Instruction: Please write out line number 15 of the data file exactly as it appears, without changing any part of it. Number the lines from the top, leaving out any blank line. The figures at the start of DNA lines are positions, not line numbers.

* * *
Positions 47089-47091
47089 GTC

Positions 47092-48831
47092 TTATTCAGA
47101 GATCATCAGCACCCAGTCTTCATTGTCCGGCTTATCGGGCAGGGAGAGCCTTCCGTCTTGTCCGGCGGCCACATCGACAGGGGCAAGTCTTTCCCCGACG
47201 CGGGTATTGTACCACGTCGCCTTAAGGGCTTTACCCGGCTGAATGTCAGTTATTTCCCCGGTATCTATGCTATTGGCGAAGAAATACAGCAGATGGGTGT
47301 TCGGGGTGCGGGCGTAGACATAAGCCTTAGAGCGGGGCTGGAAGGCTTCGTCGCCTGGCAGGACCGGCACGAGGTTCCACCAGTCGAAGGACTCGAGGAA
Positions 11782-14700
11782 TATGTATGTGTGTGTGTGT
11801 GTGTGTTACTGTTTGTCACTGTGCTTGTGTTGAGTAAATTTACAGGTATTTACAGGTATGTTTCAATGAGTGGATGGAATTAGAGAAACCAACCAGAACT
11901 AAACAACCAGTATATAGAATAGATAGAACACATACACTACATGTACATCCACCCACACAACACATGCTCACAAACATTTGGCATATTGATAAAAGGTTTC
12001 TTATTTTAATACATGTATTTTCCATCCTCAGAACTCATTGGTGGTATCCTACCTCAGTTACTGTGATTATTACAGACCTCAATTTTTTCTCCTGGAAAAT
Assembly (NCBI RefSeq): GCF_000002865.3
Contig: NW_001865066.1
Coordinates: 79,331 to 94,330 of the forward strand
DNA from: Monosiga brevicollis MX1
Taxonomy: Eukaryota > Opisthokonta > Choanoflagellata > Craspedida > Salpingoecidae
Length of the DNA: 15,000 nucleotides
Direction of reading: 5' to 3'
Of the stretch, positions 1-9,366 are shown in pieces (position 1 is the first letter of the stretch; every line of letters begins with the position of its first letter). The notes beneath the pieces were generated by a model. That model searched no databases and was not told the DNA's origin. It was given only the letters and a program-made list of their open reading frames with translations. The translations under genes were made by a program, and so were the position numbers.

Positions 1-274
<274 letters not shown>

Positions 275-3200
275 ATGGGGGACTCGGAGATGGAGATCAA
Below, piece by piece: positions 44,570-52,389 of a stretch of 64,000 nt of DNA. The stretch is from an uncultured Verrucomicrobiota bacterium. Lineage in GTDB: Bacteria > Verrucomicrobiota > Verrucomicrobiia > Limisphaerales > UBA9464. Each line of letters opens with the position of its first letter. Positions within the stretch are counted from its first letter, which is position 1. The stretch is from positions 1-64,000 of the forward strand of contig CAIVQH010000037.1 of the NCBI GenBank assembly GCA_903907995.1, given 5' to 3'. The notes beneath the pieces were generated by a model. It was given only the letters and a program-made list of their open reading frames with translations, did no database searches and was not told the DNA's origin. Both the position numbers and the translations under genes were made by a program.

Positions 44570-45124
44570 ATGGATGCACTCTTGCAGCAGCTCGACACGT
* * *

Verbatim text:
Coordinates: 79,331 to 94,330 of the forward strand